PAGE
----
Remapping of Guyana critical

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Guyana Lands and Survey Commission’s (GLSC), Commissioner Trevor Benn (Photo by Adrian Narine)

…to address house lot challenges
…land commission hopeful for funds to undertake exercise

WITH approximately 25,000 house lot applications pending at the Central Housing and Planning Authority (CH&PA) and another 30, 000 land applications within the Guyana Lands and Survey Commission’s (GLSC) database, a remapping of Guyana could help authorities here identify new lands, while providing critical information for investors and the public sectors.

This is according to the Commissioner of the Guyana Lands and Survey Commission, Trevor Benn. Benn, in an exclusive interview with Guyana Chronicle on Tuesday, said while it is a fact that Guyana covers 83,000 square miles, it is unclear how much of the land is occupied. This, he said, is due to the fact that the country was mapped more than 50 years ago. “Our base maps were done in the 1960s and since then we have not updated those base maps,” Commissioner Benn told this newspaper.

Once the country is remapped, in parts or as a whole, the authorities would be better able to determine where new lands can be opened. New lands were last opened in the 1970s. “So the mapping that we are about to do will help us to know where those lands are so that we can make a more definitive decision about where to open up new lands,” he posited.

In the absence of the remapping exercise, and the opening up of new lands, Commissioner Benn said CH&PA has turned to lands once used to plant sugar cane and other agricultural activities to meet the demands of the people. This is the situation in Region Five (Mahaica-Berbice) where CH&PA has turned to the Mahaica/Mahaicony/Abary-Agricultural Development Authority (MMA/ADA) and the Mahaicony/Abary Rice Development Scheme (MARDS) for lands. CH&PA is in discussion with the MARDS to acquire 20 to 50 acres of land to allocate to the applicants within that region. It has also approached the MMA/ADA for lands. As of April, 2019, there were only 15 serviced lots that were readily available.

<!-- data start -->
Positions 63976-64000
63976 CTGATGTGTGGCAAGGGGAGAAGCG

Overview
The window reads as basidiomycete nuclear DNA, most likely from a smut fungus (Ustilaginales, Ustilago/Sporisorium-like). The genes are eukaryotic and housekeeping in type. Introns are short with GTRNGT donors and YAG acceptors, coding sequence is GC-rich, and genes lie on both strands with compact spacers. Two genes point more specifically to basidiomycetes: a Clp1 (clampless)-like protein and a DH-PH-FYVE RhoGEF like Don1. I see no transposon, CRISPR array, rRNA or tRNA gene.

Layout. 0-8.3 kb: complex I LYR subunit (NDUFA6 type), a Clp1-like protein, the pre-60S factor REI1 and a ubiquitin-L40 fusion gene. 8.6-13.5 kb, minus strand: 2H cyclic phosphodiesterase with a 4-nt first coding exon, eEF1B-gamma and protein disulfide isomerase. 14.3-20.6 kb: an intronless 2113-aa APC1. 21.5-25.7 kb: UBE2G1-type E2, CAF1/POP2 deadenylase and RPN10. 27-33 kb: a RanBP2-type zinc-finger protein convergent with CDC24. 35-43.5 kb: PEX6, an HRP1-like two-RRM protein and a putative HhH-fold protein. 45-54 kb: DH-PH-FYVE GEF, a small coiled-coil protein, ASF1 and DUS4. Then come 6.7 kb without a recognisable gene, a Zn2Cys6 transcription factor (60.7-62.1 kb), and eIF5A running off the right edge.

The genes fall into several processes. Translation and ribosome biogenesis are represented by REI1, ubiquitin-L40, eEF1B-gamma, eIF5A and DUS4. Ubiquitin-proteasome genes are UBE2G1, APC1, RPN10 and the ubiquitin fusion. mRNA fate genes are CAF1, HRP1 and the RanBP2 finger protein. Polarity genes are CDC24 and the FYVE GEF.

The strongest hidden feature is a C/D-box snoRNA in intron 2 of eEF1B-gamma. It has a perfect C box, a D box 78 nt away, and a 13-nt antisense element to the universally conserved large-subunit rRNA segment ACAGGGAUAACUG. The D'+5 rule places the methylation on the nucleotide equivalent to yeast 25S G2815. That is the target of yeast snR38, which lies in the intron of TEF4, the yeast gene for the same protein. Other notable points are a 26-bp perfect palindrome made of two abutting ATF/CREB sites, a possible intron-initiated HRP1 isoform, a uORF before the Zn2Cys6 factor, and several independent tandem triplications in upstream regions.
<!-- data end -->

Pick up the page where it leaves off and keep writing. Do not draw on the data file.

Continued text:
The lack of critical land information is also taking a toll on the Lands and Survey Commission. “We, because we haven’t done the mapping, because we haven’t developed new areas, we are not able to respond as quickly as they would like,” Commissioner Benn said in response to the thousands of land applications in the Commission’s system from individuals, businesses and agencies.

According to him, in recent times, the Lands and Survey Commission has responded to 5,000 applications but the demand remains high. He said to meet the demand; the Commission has been rescinding lands due to breaches and reallocating them to other applicants.

Based on estimates received for the overall aerial remapping of the country, such entire project could cost between £20M ($5,277,906,928.82 GYD) to US $79M ($16,509,420,000 GYD).

The Government, Commissioner Benn said, has signaled its willingness to finance part of the remapping exercise, and as such the Lands and Survey Commission intends to start with Region One. Based on estimateS earlier provided by the Commission, the remapping of Region One is likely to cost approximately $200M.

At present a consultant or firm has not been identified to conduct the mapping exercise of Region One but, according to Commissioner Benn, his Commission is considering the available options. With the Dutch having a good track record, he said it is possible for a Dutch firm to be awarded the contract. Having the right skillset and equipment to conduct the exercise is key, he emphasised. “Part of the problem with the mapping, it generates a large number of data, that has to be stored, which we are also working on to ensure that we have the correct storage capacity to undertake,” he added. Systems will also be put in place to ensure the Commission’s personnel are trained to effectively analyse the data that would be collected from the remapping of the country.

The Lands and Survey Commissioner noted that while the remapping of the country will provide critical information on land availability, it would also provide information on soil types and their locations and watershed among other details. It was explained that the data gathered during the remapping exercise would be able to guide infrastructural projects such as the construction of roads, bridges, buildings and wharf. It would also come in use for investors. “An investor comes and he wants land in the Rupununi or in any other area, we could say with more certainty, what type of soil there is and where it is available,” Commissioner Benn explained.

He said the importance of good base maps and generally updated maps cannot be overstated. Work has already commenced on the development of the land parcel database for Regions 2, 3 and 7 with the expectation that this will be taken across the rest of the regions in the coming years.